James McAuley, Washington Post, August 8, 2016
His name was Adama Traoré, a 24-year-old black construction worker who loved soccer and spent the summer aching for the much-anticipated French victory in the Euro 2016 finals that never came.
For Adama, what did come this summer was death in police custody on July 19, his birthday. According to police documents shared with select French media outlets, Adama and his brother, Bagui, were stopped on their bikes that afternoon in the center of this small town, which is about an hour north of Paris. The police were after Bagui, wanted in connection with an extortion case.
But when Adama fled the scene, three officers ultimately subdued him by pouncing on his back all at once. By the time they arrived at the station, the officers said Adama was not breathing. He was immediately pronounced dead, but his older brother, Lassana, said in an interview that Beaumont police then told the family they could bring their brother a sandwich while he was held.
The Traorés brought the sandwich to the station, recalled Lassana, 39, a real estate agent, in a cafe near the family’s home. It was nearly five hours after Adama’s arrest before they learned the truth, when, as Lassana said, the authorities first blamed the death of the recreational athlete on a cardiac condition, then on a serious infection. An independent autopsy the family later commissioned suggested the cause of death was asphyxiation.
In the weeks since July 19, the question of how Adama died has turned attention on police brutality and structural racism in a proudly egalitarian society that considers itself so institutionally color-blind that it refuses–per a 1978 law–even to collect data on race or ethnicity in annual censuses or government-sponsored research.
To the French state, race–as a quantifiable category but also a separate social experience–is not supposed to exist. In 2013, for instance, the country’s National Assembly passed a bill that would have completely removed the word “race” from the country’s constitution. The bill never became law, but its essence remained: in France, there are no distinct races, only equal citizens.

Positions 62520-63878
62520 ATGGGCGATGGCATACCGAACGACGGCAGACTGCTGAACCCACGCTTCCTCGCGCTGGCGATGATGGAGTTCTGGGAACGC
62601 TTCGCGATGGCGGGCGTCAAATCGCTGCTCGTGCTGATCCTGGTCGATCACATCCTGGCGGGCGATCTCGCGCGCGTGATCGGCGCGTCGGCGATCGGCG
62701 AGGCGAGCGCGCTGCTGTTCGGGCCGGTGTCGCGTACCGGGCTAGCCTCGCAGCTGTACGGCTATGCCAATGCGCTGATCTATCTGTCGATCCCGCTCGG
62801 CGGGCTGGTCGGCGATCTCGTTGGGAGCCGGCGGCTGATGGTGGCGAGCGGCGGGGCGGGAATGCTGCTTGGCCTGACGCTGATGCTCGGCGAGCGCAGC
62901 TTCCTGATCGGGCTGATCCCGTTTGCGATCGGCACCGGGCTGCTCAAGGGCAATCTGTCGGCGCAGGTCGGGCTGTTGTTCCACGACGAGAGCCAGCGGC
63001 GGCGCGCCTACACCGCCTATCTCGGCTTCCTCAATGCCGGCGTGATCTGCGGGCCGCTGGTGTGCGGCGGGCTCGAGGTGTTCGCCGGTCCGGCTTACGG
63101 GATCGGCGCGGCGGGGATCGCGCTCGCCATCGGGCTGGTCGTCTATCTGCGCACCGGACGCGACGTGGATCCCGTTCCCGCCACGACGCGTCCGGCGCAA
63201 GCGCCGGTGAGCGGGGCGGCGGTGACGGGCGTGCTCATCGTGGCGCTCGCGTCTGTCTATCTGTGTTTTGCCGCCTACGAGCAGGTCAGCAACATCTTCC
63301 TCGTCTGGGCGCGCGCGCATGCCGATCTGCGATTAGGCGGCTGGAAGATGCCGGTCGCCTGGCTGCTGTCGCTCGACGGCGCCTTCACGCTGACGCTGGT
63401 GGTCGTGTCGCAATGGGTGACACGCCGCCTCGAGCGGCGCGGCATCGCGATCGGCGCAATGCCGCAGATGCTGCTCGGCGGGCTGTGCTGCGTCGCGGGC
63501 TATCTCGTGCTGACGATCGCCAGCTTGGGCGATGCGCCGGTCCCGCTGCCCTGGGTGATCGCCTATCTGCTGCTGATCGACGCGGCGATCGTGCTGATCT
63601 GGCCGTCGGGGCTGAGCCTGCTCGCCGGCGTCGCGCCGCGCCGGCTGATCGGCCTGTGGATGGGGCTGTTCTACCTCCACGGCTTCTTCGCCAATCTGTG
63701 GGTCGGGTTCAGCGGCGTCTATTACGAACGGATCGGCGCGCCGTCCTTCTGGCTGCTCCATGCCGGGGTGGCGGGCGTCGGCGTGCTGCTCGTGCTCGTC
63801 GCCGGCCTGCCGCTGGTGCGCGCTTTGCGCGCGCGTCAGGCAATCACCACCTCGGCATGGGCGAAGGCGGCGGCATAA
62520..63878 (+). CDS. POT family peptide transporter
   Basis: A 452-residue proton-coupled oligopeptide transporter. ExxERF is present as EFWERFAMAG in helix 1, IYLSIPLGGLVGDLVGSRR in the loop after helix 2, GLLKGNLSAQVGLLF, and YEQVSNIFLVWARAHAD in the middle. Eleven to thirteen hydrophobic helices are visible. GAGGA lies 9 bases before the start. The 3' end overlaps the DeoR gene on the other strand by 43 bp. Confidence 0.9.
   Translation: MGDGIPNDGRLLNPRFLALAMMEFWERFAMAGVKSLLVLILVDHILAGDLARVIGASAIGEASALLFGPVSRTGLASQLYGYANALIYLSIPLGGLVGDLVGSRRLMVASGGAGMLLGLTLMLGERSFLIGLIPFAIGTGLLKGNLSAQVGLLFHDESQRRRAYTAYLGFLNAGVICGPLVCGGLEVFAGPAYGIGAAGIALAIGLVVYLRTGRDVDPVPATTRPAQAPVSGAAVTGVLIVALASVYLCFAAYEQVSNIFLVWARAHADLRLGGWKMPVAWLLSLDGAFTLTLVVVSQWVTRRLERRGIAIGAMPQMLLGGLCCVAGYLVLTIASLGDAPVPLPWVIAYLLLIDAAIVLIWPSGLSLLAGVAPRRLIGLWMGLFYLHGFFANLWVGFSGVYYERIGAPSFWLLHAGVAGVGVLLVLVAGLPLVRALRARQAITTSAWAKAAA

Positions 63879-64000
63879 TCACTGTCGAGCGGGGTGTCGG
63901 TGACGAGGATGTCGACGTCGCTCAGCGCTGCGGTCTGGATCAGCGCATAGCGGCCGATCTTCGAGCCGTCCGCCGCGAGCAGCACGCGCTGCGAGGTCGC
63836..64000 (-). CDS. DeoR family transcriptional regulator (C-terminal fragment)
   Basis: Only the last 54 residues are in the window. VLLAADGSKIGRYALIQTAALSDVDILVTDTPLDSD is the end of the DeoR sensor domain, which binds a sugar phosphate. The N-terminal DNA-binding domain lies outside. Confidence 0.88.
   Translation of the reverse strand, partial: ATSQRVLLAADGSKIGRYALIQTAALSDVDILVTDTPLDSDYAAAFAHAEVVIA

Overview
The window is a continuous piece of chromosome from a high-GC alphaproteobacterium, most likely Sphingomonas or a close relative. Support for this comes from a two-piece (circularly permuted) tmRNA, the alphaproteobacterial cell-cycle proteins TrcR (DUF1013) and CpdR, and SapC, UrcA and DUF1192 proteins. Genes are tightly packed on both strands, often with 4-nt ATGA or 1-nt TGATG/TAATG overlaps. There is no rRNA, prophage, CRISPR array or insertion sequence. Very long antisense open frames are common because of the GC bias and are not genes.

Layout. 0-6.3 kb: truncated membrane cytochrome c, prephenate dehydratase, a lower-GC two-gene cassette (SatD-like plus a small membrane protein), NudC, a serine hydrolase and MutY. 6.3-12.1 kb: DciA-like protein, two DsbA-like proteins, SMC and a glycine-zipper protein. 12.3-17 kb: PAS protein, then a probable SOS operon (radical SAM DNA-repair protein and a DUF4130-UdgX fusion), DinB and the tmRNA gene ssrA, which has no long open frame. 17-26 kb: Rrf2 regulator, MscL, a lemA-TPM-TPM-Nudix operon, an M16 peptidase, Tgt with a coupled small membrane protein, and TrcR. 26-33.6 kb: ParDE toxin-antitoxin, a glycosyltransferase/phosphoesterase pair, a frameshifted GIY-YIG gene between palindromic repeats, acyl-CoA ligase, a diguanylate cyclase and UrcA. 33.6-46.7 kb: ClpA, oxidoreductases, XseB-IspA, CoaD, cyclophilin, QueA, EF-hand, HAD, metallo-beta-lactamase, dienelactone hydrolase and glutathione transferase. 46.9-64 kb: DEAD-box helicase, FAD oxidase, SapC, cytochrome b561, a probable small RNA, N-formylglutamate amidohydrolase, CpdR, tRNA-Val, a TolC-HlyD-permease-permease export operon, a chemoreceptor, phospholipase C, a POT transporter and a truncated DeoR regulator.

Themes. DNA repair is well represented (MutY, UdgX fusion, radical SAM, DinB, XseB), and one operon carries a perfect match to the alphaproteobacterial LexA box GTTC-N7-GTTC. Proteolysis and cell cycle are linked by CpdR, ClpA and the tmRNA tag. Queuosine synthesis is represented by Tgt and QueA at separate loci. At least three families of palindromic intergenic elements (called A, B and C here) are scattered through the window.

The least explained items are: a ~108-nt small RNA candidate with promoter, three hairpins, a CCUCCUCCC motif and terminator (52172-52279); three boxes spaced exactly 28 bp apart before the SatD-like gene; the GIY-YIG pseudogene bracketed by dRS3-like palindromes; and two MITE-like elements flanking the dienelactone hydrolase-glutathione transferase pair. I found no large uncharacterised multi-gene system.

When about 600 protesters joined France’s first-ever Black Lives Matter demonstration in Paris four days after Adama’s death, they were taking part not only in what was couched as an international intervention against anti-blackness but also against what Fania Noël, 29, a founding member of the movement here, called France’s “Republican mythology.”
Born in Haiti, Noël moved to France at age 3 and grew up in a housing project in the distant Paris suburb of Cergy, not far from where Adama died last month. She described her family as the “nightmare of the French right”: low-income, immigrant and black.
Despite what she described as the success of France’s first Black Lives Matter rally, Noël said that there has been little substantive engagement from either French government officials, public intellectuals or journalists in the same way that there was during the widespread protests triggered by a controversial labor law earlier this year.
Most of the debate in French media on the Traoré cased has focused on the legal nature of police practices rather than on the question of structural racism.